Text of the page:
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This Night's Foul Work Paperback – Jan 6 2009

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Product Details

  • Paperback: 416 pages
  • Publisher: Vintage Canada (Jan. 6 2009)
  • Language: English
  • ISBN-10: 030739686X
  • ISBN-13: 978-0307396860
  • Product Dimensions: 12.5 x 20 cm
  • Shipping Weight: 318 g
  • Average Customer Review: 5.0 out of 5 stars  See all reviews (3 customer reviews)
  • Amazon Bestsellers Rank: #225,594 in Books (See Top 100 in Books)

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1 of 1 people found the following review helpful By Les carbonnades flamandes on Oct. 9 2010
Format: Paperback
This is the first Fred Vargas novel I have read, and I am now going to read everything she's written. What a treat to be treated intelligently, and to be given a stout meal of a mystery. And what a mystery --- and what a pursuit -- and what individual characters whom Vargas obviously loves just as they are. Larded with delicious titbits of arcane [but relevant] facts, and plot/action strung together with emotions authentic to the human characters --- "I could not put it down" may be cliched, but there was never a point at which I felt that I could maybe leave a bookmark in it for a day or two, as happens often enough. Wholehearted recommendation.
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Format: Hardcover
First Sentence: By fixing his curtain to one side with a clothes-peg, Lucio could better observe the new neighbour at his leisure

Insp. Adamsburg has bought a new house which, according to a neighbor, is haunted. When two men are found with their throats cut, causing him to ask a favor from pathologist Ariane Lagarde, with whom he did not have a good working relationship in the past. Upon learning an elderly nurse, whom Adamsburg imprisoned as a serial killer, has escaped he starts to think the cases are connected.

Vargas has such a wonderful voice and way of bringing her characters to life, right from the beginning. Her natural dialogue (thanks, in part, to her excellent translator, Siân Reynolds) and wry humor “…I work in the Serious Crime Squad.” “I see,” said the old man after registering a slight shock. “My specialty was the bench.” He winked. “Not the Judge’s Bench, wooden benches. I used to sell them.”…enhance the delight of the reader.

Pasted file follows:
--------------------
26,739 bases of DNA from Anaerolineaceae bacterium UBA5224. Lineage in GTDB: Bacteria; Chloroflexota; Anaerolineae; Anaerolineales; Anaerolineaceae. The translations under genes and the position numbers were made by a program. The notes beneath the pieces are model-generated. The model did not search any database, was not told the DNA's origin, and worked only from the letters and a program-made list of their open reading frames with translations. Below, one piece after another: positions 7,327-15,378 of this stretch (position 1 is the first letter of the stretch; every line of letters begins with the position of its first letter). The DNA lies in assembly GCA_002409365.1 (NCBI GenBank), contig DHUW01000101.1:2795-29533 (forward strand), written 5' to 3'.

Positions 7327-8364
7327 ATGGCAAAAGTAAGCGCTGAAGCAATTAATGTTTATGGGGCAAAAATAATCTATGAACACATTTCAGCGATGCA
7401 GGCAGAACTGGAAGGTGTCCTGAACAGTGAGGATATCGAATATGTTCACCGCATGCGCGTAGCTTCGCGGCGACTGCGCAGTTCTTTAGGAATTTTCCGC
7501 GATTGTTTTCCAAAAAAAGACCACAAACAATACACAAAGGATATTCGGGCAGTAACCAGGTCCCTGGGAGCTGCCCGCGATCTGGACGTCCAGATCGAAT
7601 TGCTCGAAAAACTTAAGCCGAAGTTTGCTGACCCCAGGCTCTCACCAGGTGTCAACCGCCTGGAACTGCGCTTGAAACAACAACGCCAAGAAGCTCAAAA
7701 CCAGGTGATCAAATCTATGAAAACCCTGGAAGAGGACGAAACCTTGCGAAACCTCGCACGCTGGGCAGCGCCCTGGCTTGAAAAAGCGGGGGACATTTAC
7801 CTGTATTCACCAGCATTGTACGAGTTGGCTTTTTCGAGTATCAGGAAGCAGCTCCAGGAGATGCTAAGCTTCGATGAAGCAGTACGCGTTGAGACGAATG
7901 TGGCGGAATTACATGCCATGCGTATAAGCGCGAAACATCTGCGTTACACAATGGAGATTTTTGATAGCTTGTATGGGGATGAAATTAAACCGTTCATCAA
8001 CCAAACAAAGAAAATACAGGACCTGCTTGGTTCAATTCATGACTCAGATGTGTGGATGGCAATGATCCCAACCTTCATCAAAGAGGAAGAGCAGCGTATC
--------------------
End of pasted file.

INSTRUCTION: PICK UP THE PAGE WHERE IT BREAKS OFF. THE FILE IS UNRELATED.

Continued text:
Vargas’ characters are special and unique. Adamsburg, with his individual style of investigation, Young Lt. Veyrenc has a tendency to speak in 12-sylable lines and has a childhood enmity for Adamsburg; Commandant Danglad, Adamsburg’s right hand, who can’t stand unsolved questions; Lt. Retancourt, much valued by Adamsburg, can sleep anywhere and whose kidnapping leads to one of the most interesting hunts ever written; and all the other characters, no matter how minor. She even incorporated Mathias and a mention of Marc and Vandossler, characters from her wonderful book “The Three Evangelists”, into the story.

There are such wonderful descriptions that enhance the story and bring it, the locations and the characters to life. She delightfully anthropomorphizes the first day of Spring “…She’s touchy.
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Format: Paperback Verified Purchase
I gave this book 5 stars. I am devouring every Vargas novel I can find. The plots are superbly created and Detective Annanberg is my new "Wallender"
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Most Helpful Customer Reviews on (beta) 23 reviews
11 of 11 people found the following review helpful
Ghost Story Aug. 28 2008
By Ted Feit - Published on
Format: Paperback
Commissaire Adamsberg is a wistful protagonist who, while leading his Parisian crime squad, intuitively grasps unrelated clues where others see none. In this installment of the series, he is confronted with the murders of two unrelated toughs which are presumed to be drug related, and, therefore should be handled by the drug squad.

However, the Commissaire holds on to the investigation, amassing clues and insights to move it in directions other than the assumption of drug involvement. Meanwhile, he also has to fight a new recruit who holds a boyhood grudge against his new boss, as well as supernatural sightings of ghosts both in his new home and in a Normandy cemetery. Are these all related? Is he following real clues, or being led down the proverbial primrose path?